Senior living facility planned for former St. Gertrude site

Bill Dodds | Special to The Michigan Catholic

The former church of St. Gertrude in St. Clair Shores is seen in this file photo. According to a plan by developers under contract to purchase the site, a 139-unit senior residential complex could be built on the property by 2016.

The former church of St. Gertrude in St. Clair Shores is seen in this file photo. According to a plan by developers under contract to purchase the site, a 139-unit senior residential complex could be built on the property by 2016.

St. Clair Shores — The site of the former St. Gertrude Church in St. Clair Shores could soon see the construction of a new, 139-unit senior residential complex.

Developers with Birmingham-based Cypress Partners revealed plans for the complex May 28 to a group of neighborhood residents near the former parish, on Jefferson Avenue north of Martin Road. Plans include both independent and assisted senior housing and could include both one- and two-bedroom units.

Cypress Partners is under contract to purchase the former church property from the Archdiocese of Detroit, but a sale has not yet been completed as the city of St. Clair Shores continues to contemplate approval of the senior housing project.

If the project is approved and the sale goes through, construction on the new senior housing could begin by the end of 2015, developers said, with the former church building slated for demolition in the spring of 2016.

St. Gertrude Church was merged with another St. Clair Shores church, St. Germaine, in 2009 to create Our Lady of Hope Parish. The St. Gertrude site was closed in 2014 and put up for sale, along with its former school building.

Guest Commentary

The Ten Commandments for ruining your family reunion

After working hard all year, you were really looking forward to your little summer vacation. Then the extended family had the nerve to suggest some big get-together!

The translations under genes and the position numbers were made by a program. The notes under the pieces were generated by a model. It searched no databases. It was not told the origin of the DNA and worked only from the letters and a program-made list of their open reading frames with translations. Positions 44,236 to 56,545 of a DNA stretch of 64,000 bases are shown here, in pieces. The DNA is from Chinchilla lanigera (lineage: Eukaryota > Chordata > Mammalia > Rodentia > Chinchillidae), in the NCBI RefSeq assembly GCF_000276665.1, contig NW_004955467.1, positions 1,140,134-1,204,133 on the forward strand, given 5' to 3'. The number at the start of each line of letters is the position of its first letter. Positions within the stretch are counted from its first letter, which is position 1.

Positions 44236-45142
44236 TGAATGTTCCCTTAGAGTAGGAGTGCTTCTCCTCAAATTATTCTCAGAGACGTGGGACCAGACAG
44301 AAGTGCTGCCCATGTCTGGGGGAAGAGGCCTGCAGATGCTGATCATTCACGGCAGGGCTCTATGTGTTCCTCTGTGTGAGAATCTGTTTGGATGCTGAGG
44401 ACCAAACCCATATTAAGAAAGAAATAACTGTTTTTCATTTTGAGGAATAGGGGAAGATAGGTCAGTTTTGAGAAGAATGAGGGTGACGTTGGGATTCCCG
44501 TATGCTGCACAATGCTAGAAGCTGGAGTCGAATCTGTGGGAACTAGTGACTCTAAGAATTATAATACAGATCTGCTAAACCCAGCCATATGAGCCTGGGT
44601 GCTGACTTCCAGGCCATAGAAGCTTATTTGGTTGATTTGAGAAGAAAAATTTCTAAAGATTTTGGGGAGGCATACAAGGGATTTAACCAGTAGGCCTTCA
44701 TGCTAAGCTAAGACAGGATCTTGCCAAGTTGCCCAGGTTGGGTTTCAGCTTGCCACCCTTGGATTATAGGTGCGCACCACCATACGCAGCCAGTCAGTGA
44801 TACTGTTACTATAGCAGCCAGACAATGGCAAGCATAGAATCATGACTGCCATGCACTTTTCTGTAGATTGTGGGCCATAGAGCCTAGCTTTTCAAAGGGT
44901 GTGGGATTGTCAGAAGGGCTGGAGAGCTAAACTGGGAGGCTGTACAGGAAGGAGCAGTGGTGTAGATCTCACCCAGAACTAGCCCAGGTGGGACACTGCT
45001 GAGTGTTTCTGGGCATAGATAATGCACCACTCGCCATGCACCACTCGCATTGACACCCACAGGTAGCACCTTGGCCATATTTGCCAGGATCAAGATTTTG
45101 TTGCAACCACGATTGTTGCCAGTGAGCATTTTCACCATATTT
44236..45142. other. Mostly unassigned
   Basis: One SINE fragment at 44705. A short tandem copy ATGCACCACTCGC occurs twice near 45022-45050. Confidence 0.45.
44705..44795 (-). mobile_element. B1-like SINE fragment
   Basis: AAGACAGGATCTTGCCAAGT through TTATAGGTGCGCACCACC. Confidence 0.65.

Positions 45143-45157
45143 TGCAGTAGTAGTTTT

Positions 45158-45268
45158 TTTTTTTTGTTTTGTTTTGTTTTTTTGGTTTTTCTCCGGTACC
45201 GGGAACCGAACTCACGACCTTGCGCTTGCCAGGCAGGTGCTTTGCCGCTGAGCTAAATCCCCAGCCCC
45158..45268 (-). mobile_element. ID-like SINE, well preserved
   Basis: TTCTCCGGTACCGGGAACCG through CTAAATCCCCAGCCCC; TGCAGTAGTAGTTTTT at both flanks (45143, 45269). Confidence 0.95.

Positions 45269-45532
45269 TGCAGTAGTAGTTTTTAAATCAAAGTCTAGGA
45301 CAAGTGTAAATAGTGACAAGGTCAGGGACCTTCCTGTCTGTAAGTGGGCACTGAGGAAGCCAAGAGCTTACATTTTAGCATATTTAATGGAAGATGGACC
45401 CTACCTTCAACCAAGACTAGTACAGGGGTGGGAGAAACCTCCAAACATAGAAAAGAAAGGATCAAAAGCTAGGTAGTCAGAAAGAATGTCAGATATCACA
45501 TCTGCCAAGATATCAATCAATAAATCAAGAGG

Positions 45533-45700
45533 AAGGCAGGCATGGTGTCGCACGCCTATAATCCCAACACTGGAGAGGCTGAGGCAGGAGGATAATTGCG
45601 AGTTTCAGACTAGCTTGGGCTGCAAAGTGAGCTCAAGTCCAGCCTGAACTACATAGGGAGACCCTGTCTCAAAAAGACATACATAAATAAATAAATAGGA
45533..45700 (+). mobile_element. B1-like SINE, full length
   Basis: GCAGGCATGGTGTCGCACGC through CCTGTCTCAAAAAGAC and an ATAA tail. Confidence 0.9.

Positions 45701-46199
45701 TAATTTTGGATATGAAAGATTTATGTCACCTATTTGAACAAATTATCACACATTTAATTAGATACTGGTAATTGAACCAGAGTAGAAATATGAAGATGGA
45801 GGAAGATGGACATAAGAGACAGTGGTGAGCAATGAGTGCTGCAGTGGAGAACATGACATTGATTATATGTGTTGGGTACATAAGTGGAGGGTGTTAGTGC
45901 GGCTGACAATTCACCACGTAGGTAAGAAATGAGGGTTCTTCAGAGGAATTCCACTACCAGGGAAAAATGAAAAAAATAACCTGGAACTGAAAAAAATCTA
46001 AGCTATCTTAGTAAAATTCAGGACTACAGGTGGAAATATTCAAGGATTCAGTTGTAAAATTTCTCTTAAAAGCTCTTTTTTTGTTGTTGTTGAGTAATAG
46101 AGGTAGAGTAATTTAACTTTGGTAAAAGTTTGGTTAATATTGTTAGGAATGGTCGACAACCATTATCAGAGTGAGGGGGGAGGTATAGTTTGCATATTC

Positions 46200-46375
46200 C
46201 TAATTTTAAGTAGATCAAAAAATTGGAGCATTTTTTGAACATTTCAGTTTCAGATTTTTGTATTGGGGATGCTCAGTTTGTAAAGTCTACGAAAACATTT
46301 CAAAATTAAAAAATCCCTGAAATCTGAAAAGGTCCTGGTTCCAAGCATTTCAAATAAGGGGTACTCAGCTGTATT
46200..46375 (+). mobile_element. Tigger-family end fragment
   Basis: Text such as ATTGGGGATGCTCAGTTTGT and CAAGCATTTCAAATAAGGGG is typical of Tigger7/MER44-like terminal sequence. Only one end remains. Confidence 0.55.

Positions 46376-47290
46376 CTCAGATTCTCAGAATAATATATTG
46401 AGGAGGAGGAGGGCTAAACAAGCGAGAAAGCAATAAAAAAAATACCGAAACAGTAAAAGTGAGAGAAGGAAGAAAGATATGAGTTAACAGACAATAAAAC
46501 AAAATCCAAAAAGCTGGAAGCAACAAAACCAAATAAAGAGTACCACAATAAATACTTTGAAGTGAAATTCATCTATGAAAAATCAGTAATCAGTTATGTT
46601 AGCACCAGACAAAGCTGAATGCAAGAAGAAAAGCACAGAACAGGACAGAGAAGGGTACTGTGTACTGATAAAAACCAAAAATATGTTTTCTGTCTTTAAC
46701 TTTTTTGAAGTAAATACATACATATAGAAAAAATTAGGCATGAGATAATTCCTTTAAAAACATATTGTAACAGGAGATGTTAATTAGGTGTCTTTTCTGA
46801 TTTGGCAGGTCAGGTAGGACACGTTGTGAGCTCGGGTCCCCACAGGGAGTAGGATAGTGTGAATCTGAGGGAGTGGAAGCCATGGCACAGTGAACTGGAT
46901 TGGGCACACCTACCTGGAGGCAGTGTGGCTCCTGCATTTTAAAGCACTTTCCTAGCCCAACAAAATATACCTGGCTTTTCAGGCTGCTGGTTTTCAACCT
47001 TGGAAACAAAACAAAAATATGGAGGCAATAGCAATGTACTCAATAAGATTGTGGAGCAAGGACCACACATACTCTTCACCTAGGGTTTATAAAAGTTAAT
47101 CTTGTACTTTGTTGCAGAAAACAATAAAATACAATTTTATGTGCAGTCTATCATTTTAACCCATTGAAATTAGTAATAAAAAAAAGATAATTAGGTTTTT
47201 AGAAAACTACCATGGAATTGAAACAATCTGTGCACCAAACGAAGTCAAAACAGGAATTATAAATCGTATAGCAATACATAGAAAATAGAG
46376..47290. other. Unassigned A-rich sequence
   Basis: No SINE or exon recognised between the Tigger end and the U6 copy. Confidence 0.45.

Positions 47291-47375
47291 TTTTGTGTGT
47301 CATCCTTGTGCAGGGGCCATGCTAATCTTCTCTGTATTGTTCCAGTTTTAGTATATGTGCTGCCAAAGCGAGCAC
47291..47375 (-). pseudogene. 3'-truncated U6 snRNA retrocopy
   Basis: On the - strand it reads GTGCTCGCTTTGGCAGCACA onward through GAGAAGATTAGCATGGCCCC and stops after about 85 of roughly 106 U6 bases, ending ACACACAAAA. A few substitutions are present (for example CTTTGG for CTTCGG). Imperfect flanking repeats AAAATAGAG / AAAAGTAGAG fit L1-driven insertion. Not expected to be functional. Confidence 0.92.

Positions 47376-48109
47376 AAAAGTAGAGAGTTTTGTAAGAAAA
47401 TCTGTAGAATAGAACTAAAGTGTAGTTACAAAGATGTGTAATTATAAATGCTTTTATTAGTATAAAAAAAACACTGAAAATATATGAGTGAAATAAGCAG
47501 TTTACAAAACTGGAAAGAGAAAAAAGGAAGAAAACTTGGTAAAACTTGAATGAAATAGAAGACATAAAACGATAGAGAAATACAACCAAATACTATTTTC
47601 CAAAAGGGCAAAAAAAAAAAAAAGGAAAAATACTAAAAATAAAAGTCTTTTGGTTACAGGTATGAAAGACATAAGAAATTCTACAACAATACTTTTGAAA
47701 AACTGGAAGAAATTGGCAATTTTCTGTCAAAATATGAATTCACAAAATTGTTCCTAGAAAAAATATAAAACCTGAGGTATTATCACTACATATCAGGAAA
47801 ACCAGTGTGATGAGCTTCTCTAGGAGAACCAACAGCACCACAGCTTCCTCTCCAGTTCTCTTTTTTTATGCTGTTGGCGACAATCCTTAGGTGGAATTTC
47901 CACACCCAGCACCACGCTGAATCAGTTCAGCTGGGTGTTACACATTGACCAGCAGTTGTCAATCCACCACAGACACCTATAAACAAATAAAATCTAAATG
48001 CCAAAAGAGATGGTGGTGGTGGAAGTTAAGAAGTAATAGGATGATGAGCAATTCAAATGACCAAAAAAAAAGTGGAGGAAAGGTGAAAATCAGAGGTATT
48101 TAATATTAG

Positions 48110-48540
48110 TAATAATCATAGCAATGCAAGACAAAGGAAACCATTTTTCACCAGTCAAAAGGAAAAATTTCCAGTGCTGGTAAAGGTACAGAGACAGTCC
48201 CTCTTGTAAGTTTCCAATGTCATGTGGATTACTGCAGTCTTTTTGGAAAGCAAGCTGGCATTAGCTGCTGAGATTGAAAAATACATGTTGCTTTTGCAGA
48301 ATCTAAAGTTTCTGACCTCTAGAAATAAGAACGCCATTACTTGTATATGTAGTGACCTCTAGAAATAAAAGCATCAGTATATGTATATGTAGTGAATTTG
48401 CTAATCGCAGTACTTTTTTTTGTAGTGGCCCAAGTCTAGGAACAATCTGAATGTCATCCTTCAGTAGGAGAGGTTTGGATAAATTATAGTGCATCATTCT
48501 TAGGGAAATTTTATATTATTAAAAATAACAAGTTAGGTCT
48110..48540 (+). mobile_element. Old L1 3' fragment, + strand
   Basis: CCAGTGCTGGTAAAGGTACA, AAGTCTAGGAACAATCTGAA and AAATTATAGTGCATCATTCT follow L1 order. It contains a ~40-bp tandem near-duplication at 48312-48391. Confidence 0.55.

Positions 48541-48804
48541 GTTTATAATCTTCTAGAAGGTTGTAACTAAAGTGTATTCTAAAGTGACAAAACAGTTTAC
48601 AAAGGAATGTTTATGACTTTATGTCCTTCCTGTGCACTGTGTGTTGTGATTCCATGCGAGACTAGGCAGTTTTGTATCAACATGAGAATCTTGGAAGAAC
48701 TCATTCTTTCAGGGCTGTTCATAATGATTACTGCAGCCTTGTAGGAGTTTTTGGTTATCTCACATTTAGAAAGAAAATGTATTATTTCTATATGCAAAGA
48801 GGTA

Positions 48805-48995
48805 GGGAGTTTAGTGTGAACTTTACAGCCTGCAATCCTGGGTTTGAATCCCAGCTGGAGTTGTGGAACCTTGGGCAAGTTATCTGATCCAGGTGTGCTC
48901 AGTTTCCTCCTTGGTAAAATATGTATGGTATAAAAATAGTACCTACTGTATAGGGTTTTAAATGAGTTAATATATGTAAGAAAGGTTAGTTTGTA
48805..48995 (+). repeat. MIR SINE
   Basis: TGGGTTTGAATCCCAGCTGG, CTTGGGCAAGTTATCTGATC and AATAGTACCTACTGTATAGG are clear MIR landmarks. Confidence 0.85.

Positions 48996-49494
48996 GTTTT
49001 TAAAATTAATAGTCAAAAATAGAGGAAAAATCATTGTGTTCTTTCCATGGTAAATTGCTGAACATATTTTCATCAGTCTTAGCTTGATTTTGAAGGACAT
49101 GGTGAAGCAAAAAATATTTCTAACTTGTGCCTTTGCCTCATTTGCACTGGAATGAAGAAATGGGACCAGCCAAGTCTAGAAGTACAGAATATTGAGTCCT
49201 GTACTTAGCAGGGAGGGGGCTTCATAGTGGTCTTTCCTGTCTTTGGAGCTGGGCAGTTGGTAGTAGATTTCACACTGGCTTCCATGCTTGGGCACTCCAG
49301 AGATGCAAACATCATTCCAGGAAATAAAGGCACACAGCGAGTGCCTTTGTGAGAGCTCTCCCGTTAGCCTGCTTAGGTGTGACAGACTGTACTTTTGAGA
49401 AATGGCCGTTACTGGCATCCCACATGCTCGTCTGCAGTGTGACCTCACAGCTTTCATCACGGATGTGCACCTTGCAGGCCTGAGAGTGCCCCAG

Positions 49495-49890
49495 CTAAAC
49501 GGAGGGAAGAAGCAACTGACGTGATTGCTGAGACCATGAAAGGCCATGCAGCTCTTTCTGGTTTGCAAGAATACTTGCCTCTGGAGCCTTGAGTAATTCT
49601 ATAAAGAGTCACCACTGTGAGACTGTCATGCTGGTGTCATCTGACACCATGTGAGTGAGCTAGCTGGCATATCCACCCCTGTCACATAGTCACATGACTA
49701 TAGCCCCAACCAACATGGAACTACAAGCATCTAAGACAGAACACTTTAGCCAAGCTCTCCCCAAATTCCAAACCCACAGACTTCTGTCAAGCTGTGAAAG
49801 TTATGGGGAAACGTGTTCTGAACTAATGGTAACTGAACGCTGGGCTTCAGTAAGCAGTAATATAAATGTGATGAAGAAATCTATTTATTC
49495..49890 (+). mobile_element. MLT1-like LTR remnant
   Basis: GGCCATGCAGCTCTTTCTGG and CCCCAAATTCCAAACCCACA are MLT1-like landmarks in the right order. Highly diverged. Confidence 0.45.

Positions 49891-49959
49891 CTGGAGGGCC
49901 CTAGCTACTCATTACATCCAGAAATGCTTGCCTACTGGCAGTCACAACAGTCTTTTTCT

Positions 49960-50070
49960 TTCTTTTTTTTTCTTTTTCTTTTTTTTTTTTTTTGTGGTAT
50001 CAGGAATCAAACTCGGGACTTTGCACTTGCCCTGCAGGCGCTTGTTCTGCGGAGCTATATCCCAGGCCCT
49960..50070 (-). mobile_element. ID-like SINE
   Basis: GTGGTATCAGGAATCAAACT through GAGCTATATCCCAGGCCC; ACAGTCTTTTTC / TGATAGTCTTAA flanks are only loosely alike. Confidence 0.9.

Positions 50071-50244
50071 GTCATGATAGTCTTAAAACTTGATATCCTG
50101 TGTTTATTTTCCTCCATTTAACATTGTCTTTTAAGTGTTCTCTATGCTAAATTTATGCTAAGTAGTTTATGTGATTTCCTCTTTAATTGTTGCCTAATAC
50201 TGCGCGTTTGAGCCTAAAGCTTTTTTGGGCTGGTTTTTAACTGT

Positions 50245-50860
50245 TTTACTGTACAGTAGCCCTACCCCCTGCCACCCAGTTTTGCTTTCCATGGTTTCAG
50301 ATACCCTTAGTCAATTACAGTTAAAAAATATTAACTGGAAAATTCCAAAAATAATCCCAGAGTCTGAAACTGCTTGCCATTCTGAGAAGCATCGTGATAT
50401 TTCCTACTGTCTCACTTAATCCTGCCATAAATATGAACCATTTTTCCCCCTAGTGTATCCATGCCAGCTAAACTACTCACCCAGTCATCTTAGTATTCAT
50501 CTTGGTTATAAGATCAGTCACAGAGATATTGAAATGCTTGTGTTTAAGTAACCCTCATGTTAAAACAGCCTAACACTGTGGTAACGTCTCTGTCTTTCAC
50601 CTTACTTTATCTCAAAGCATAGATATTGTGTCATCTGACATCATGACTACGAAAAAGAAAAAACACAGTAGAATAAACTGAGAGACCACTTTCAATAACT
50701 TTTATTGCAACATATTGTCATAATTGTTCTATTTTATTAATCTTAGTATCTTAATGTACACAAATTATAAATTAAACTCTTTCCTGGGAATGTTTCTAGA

Fortunately, it’s easy to sabotage their event if you follow the Ten Commandments for Ruining Your Family Reunion.

  1. Thou shall not help do any of the planning but shall complain about the choices the planners made. Yes, this is really two rules, but they’re interdependent. The beauty of it is that there will always be something to complain about because no reunion runs perfectly.
  2. Thou shall brag about thy job, thy income, thy children, thy car, thy home or anything else that is better than thy relatives’. There’s no quicker way to let it be known that, “yes, we’re all one big family, but some members are better than others, and by ‘better’ we mean, of course, better off.”

III. Thou shall dust off and polish old grudges and retell old stories that embarrass others: Remember when that one really annoying relative had the nerve to …? Well, maybe you can’t recall all of the details, but you know you were offended and you’re certain it was that person’s fault.

Then, too, just to keep the event entertaining, it’s always good to gather an audience and begin to tell the tale of “The Day My Little Sister Got Car Sick on the Way to Church” or “Bob’s Prom Date.”

  1. Thou shall not first speak to the person with whom thou has had an ongoing tiff until that person — contritely — speaks to you. Jesus said love your neighbor. Thank God you don’t live next door to you-know-who!
  2. Thou shall treat all in-laws like outlaws. Sometimes they’re just so annoying. They’re too loud or too quiet or too … something. (If you are attending your spouse’s family reunion, take comfort noticing how all of them are just too loud or too quiet or too … something.)
  3. Thou shall drink too much. And we don’t mean lemonade. Are you concerned that you won’t be able to take advantage of this commandment because you’re a teetotaler? Not a problem. Reverse it. Give “the look” and “the self-righteous huff” (you know what we mean) to anyone who dares even to crack open a beer or sip a glass of wine.

VII. Thou shall visit with the relatives thou like and ignore all the others. This is just common sense!

VIII. Thou shall loudly refuse to take part in any games or other such nonsense. Or, thou shall lead all games and other such delightful experiences and shall demand everyone participate, liberally throwing around the term “party pooper” for anyone who does not join in.

  1. Thou shall accentuate the negative. Point out those wrinkles, that paunch, that hair loss. Never hesitate to offer the observation, “The years have not been kind to you.”
  2. Thou shall return home secure in the knowledge that thou just knew thou were going to have an awful time and thou were absolutely right!

Bill Dodds, whose wife, Monica, passed away in 2013, continues to write columns for Catholic News Service. This column was written jointly by the two of them in 2010.